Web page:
Bringing Solar Home?
Solar panels began appearing on random rooftops in suburbia several decades ago, but the solar revolution has been slow to catch on. Although the power of the sun is plentiful, safe, and clean, the rise of solar energy as a major component in the world's energy portfolio has faced some major challenges. Scientists have wrestled with questions about how to capture sunlight most efficiently, how to store that energy, and how to draw upon those stores as needed.
Beyond the basic science that can make solar energy work, there is another fundamental issue that must be addressed before solar power can be considered a major player in the energy industry: affordability. For solar energy to make a difference, it must be competitive with the cost of traditional energy sources.
In the years since the first photovoltaic panels began adorning the homes of well-intentioned environmentalists, the science of solar energy has been answering these challenges slowly but steadily. Two firms blazing the trail are lead by Purdue engineers. In Santa Monica, California, SolarReserve, headed up by president and chief executive officer Terry Murphy (BSAAE '80) and chief operating officer and head of development Kevin Smith (BSME '79), has designed a way to generate utility-scale power using so-called concentrated solar thermal energy. Jim Miller (BSAAE '86) is applying his broad experience with supply-chain logistics and aerospace engineering to the promising market of solar energy with his Silicon Valley-based firm, Sierra Crest Consulting. These industry experts are convinced that the dawn of solar energy is finally on the horizon.
The secret is in the salt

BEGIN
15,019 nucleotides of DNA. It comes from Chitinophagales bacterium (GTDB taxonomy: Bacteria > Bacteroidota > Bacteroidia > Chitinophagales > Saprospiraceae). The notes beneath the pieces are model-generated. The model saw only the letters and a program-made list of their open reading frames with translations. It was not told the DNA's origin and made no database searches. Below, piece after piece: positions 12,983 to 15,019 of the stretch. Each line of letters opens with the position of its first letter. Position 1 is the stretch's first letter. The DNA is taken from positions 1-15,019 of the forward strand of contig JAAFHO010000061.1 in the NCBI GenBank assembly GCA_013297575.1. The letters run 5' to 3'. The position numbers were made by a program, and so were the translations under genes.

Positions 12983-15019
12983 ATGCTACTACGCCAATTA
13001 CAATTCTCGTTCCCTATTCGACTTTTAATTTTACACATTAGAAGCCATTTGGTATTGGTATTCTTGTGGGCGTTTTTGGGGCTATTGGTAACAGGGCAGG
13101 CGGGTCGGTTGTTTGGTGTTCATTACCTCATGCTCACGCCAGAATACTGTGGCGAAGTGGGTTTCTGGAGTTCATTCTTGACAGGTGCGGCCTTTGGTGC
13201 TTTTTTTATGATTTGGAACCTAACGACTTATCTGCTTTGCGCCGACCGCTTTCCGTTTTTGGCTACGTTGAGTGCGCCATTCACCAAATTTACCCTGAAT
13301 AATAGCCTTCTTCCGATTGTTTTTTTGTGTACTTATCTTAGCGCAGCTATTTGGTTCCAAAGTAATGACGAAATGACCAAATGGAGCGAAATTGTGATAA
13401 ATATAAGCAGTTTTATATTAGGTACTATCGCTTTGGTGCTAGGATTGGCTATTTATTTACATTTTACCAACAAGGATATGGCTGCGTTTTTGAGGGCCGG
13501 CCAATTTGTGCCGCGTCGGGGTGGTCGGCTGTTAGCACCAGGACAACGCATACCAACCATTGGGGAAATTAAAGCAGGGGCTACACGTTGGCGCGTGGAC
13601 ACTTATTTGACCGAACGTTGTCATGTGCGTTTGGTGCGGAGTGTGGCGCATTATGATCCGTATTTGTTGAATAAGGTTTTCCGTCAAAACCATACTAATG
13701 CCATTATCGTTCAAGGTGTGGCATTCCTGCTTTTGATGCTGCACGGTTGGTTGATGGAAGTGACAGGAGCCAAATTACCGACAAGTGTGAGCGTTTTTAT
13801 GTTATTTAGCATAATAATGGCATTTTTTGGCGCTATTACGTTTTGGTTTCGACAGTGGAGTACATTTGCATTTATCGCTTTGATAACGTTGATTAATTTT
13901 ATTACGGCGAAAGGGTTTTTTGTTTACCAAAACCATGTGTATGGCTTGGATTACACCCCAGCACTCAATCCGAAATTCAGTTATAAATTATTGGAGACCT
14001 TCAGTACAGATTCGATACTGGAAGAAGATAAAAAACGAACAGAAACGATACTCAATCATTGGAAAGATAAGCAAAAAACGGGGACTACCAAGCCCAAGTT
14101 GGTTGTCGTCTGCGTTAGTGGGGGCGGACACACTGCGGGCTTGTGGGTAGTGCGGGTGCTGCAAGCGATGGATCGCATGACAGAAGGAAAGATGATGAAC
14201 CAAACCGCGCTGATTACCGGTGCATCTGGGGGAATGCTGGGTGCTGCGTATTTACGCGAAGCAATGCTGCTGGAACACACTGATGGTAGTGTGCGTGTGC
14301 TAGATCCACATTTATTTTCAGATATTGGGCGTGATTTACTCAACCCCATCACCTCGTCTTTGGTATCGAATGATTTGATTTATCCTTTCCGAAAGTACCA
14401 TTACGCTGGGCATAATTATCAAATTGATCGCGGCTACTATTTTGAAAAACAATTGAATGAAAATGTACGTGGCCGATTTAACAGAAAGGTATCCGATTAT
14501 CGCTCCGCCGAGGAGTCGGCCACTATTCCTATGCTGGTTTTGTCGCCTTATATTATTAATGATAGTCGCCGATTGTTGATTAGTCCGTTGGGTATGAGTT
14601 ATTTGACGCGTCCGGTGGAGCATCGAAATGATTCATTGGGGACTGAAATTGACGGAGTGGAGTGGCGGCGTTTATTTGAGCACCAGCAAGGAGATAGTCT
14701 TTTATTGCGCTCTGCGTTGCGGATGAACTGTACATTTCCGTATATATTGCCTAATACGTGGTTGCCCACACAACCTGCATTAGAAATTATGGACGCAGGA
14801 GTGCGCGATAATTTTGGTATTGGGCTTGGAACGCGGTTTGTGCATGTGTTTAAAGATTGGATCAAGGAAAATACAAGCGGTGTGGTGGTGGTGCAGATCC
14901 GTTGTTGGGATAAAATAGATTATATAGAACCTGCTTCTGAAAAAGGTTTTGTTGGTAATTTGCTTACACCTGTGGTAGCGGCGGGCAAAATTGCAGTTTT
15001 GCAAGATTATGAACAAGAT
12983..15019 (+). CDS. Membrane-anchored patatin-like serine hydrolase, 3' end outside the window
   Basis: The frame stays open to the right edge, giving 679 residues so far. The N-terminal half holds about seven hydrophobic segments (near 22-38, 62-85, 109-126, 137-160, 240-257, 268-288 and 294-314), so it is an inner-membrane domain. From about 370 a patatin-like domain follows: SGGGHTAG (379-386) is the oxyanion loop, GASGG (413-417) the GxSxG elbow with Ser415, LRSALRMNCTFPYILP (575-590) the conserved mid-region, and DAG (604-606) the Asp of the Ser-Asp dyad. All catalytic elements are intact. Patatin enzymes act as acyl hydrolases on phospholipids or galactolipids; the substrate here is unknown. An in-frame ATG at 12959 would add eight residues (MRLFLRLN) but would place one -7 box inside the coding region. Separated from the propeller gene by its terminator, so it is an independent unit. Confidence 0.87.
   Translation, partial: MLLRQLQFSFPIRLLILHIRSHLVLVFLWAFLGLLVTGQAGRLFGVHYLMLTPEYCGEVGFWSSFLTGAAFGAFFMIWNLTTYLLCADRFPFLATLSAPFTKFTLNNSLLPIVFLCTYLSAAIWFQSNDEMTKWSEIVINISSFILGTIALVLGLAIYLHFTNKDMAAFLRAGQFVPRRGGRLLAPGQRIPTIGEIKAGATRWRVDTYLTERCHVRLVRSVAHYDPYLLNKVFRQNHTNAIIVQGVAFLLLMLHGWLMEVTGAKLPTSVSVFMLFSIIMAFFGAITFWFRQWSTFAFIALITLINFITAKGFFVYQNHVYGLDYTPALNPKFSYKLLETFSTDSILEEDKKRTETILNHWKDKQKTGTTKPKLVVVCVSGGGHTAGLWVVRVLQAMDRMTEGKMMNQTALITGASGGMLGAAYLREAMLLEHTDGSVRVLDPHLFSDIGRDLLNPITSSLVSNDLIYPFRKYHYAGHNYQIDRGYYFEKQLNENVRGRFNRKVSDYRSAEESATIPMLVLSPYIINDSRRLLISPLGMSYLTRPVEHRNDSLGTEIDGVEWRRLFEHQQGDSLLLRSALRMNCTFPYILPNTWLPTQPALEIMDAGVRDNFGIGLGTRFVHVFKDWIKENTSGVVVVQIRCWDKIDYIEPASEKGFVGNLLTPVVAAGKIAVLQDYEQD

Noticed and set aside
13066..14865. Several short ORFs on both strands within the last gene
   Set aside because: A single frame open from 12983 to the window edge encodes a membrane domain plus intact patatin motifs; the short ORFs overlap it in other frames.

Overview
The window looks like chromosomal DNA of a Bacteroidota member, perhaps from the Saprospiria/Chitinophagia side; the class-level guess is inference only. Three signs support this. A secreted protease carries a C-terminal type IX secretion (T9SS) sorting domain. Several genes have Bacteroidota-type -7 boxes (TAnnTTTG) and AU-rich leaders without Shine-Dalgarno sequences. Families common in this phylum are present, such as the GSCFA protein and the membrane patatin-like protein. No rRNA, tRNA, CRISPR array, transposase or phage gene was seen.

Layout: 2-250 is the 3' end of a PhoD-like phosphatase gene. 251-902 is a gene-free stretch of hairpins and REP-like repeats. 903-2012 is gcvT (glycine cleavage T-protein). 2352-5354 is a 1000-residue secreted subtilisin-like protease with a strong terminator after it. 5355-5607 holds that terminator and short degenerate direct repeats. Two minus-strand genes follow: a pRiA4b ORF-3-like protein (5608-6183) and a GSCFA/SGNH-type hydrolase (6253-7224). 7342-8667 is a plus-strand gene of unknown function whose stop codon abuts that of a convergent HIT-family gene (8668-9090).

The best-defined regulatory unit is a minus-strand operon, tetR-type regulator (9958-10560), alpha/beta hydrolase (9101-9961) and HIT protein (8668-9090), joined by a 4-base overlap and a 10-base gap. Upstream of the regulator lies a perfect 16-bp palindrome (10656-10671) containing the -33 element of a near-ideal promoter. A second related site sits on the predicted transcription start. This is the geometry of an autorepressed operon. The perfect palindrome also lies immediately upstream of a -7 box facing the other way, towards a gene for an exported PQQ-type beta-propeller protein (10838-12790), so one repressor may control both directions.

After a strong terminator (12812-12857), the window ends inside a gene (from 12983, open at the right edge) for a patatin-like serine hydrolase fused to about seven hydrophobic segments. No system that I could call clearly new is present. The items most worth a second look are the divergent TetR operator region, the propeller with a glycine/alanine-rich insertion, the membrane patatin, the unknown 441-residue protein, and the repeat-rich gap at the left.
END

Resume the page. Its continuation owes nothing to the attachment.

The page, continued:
In the vast, sunny expanse of the Mojave Desert outside Barstow, California, stands a towering achievement in solar energy science. It's a tower, called Solar Two, encircled by hundreds of heliostats that reflect and concentrate sunlight onto the tower's receiver—solar capture technology that has been around for a long while. But SolarReserve, partnering with a group of scientists from Hamilton Sundstrand Rocketdyne, has found a way to store that energy efficiently and disburse it on demand—a breakthrough in solar know-how.
"We're turning the sun into the solution," says Murphy. "Our facilities are engineered by the same team at Rocketdyne that built the Space Station power systems, the space shuttle main engines, and the Apollo moon rocket propulsion systems. The molten salt power tower was thoroughly validated by the Department of Energy at the Solar Two pilot plant, and it's ready for worldwide deployment."
Murphy explains the technological nitty gritty. Solar energy captured by the receiver is transferred as heat to molten salt, which is then stored in large insulated tanks. The stored energy is converted into steam on demand, which turns turbines to create electricity. "The secret sauce, if you will, is salt," he says. The molten salt is a mixture of sodium and potassium nitrate, which in solid form can be used as garden fertilizer. This environmentally friendly material has a high boiling point and can achieve temperatures over 1000° F and still remain a liquid.
"The inherent storage capacity of concentrated solar thermal energy means we can actually match demand," says Murphy. "We can operate through the haze and with clouds, because we have decoupled the power gathering from the power generation," he explains, "so you don't have that intermittency that comes with wind or rooftop photovoltaic solar."
With photovoltaic cells, by contrast, cloud cover can slash operational efficiency from 100 percent to zero percent. The new technology improves on that tremendously. Over the course of the day, the energy loss in the salt storage tanks is minimal—less than one percent. "With the storage of energy in the salt, we can produce electricity 24/7," Smith states. "We can collect as much energy as possible during the day, and when the sun goes down, we can still produce power."